that a conventional system would remove via the skimmers going to
the filter. In the system you have, if I understand it correctly,
has to sink to the bottom first and make it;s way over to the bottom
I do see your need for a 60ft hose if you want to rely on
vacuuming. How often do you need to vacuum with this system?
I'm here in NJ with a pool with a reasonable amount of trees and
plants nearby and the only time we vacuum is maybe at the
beginning of the season when we open the pool. And then
only if there is a large amount of debris that made it into
the pool, eg leaves, and it's located in clusters or areas that
make it worthwhile. For the rest of the season, the Polaris
does the whole job. Polaris can also do the opening part
too, just that it would take longer, more bag emptying and
if the stuff is mostly in a couple places, the vacuum can do
The Polaris has a bag that's on the unit. It holds about a grapefruit
size worth of debris. On typical days, it can go for several days
before needing to be emptied. If there is a storm and more leaves
wind up in the pool, then it would need to be emptied more frequently.
The pool is 48K gallons.
They have a regular bag and also one for fine debris. Pretty much
only use the regular bag, as that catches everything. I think part of
what happens is as the bag starts to catch leaves, etc, that in turn
traps more of the finer stuff too. When the bag is emptied, it's a
mix of leaves, some wood mulch, insects, sand, etc.
The way the Polaris works is it has it's own booster pump which
is connected to the returning water going to the pool. The Polaris
has a floating hose which connects to a twist on fitting in the
pool wall that goes to that pump. Obviously not an easy retrofit
for your pool. There are other similar robotic cleaners that just
connect to AC that you could look into if you;re interested.
How often do you have to do that and how long does it take? I found
manuevering the vacuum to be a PIA and it takes quite a while
to do even modest sections.
On Thu, 16 Jun 2011 06:15:16 -0700 (PDT), email@example.com wrote:
My pool is apparently 38K gallons, so, the Polaris should work, in theory.
For me, it's only the finer, heavier stuff (grains of sand and rocks) that
the Paramount in-floor cleaning system misses.
But I think you've answered my question. I thought the polaris was filtered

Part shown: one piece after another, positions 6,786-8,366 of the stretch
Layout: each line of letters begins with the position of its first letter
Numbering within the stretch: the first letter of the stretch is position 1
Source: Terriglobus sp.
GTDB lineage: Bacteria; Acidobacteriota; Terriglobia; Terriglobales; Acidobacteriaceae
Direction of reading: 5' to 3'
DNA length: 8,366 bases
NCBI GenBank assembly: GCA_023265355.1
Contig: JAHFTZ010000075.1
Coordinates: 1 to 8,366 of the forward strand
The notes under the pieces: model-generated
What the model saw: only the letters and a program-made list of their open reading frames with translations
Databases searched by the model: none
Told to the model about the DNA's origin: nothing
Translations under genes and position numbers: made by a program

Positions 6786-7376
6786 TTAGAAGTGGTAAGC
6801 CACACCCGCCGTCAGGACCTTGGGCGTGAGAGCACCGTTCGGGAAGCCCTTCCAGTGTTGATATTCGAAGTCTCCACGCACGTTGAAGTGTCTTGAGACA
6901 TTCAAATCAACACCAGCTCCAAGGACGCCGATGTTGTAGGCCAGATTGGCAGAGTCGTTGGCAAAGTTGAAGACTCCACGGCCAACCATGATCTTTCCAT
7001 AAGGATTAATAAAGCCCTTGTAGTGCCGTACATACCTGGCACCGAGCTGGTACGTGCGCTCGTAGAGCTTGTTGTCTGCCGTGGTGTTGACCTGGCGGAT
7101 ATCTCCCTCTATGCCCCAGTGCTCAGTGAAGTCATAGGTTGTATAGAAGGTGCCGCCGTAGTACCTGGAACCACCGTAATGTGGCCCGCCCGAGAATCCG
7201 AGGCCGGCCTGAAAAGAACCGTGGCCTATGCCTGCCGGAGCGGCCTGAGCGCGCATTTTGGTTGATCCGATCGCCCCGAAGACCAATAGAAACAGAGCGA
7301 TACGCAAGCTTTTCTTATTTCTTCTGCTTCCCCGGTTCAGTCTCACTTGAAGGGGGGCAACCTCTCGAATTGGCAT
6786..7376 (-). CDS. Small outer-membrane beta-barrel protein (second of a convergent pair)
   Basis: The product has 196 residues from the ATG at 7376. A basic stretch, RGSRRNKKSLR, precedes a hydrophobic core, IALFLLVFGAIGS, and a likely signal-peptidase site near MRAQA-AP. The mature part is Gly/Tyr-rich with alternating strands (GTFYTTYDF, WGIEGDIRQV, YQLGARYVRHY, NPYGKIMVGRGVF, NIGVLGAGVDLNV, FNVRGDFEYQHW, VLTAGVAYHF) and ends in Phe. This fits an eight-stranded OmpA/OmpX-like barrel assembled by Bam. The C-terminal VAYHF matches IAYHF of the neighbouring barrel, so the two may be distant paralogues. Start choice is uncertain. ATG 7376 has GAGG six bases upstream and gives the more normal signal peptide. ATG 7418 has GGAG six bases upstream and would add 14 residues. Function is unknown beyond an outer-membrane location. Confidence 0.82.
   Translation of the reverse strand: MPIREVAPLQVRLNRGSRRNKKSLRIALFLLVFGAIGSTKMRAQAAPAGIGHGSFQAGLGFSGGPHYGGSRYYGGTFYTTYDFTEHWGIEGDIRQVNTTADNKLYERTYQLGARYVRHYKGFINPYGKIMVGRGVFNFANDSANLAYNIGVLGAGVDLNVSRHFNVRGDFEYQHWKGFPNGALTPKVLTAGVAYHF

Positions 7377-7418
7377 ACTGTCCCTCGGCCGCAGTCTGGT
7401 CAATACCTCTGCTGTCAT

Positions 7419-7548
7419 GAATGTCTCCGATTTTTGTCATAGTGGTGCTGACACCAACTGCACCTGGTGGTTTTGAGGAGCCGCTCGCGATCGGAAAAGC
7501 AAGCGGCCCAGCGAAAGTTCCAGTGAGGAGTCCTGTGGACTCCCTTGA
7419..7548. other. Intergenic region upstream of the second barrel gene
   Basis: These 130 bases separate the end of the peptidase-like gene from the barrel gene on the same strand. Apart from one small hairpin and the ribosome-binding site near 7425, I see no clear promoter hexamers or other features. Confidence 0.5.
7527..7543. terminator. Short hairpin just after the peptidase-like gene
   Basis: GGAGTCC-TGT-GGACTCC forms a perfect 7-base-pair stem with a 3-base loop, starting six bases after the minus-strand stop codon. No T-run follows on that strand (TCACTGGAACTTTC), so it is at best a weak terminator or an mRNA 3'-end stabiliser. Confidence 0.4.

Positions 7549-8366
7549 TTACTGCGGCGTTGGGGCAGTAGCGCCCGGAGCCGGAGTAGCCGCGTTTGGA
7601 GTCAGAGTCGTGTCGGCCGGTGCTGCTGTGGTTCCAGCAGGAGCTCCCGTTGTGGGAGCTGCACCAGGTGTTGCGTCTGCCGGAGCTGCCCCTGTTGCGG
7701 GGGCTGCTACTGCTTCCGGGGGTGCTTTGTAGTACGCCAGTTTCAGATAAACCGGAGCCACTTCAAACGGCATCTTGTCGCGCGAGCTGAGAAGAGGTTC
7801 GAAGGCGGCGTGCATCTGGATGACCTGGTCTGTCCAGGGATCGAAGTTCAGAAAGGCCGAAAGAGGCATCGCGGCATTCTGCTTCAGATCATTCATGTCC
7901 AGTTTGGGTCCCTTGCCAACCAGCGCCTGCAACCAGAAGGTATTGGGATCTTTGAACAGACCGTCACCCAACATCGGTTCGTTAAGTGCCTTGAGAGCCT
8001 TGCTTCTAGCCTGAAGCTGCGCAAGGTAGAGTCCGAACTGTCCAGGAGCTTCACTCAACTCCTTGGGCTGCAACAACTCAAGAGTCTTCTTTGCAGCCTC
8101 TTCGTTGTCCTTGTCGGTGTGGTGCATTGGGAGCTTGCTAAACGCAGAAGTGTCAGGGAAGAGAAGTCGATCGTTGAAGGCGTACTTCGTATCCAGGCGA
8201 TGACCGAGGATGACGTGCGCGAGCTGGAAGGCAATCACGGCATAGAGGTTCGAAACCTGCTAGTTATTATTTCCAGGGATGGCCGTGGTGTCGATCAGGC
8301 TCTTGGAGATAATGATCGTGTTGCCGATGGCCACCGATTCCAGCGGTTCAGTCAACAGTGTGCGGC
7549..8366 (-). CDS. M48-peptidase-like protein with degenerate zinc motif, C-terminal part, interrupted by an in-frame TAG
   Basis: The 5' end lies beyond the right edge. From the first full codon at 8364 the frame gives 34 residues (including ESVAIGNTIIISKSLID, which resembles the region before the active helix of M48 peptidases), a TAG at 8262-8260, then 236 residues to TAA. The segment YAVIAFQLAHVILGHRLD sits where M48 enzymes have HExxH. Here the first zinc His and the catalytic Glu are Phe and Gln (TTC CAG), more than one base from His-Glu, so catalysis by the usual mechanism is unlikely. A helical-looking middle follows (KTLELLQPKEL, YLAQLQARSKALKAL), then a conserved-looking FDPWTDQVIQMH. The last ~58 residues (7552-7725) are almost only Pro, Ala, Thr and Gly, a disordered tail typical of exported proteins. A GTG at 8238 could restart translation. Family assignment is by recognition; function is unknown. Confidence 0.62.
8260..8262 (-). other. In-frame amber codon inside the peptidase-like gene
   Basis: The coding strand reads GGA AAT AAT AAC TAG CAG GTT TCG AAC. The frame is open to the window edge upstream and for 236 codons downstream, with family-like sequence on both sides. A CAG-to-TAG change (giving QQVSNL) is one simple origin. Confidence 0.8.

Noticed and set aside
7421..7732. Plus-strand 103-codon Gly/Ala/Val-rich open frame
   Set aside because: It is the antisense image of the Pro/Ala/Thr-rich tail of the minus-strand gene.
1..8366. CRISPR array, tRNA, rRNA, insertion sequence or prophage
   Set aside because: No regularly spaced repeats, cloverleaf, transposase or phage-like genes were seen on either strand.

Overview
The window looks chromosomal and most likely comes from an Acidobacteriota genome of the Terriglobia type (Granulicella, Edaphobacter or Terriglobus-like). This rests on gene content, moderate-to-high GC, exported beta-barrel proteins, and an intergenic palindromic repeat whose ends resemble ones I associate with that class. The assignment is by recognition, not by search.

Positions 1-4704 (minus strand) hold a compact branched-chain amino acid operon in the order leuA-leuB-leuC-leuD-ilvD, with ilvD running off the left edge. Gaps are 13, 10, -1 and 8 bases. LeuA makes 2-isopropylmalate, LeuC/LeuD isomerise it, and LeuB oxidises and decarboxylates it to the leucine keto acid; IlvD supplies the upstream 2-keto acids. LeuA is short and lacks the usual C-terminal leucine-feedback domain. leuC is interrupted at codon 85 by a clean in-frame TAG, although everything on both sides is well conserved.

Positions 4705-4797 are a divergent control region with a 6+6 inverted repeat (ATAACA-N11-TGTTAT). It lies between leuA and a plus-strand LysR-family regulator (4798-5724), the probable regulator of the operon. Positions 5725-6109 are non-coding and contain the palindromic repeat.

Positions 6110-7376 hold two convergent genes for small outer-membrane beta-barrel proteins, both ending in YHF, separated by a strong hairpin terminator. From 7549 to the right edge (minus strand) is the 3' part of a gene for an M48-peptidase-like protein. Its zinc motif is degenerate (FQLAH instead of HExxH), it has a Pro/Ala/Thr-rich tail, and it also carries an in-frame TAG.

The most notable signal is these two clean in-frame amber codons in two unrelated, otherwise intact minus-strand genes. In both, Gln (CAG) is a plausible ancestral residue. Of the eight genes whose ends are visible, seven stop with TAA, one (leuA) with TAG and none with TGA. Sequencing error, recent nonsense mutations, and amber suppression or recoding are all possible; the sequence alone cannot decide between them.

by the filter pump - but - it seems it uses its own bag as the filter -
which is good because I would then not need to connect to the filter pipes.
Interestingly, the builders apparently left an unused screw-type port in
the middle of the pool (where it belongs), which has a pipe that seems to
go to the pumphouse, but, at the pumphouse, it's capped off with a jandy
valve and a cap.
Presumably that's where I'd put a pump that just runs the vacuum system.
All my pumps are 2.2 horsepower (how large is the one that runs your
That's exactly what I have - only it was put in by the builder and never
completed. I guess it was an 'option'.
That may be an option. But, for now, it's the manual vacuum that I need
just to get the heavy small debris (sand & rocks) that the cleaner system
seems to miss.
I have been using a garden-hose vacuum (which stinks). It takes about an
hour a week, but, it doesn't work all that well (and always leaves a bit of
sand lying on the bottom).
I suspect, once I get the manual vacuum to work, that a half hour or less a
week will get rid of the heavy stuff that blows into the pool from the wind
(it's a very windy area, quite exposed).
That's right. Clean return water goes into the Polaris. At the
bottom of the Polaris, there are 3 small jets inside an 1 1/2"
opening that shoot water up and into the bag that's on top
of the unit. Those water jets create a suction effect at the
bottom that pulls in the debris. It also has a wagging tail
with a foam cover that rubs the pools surface as it moves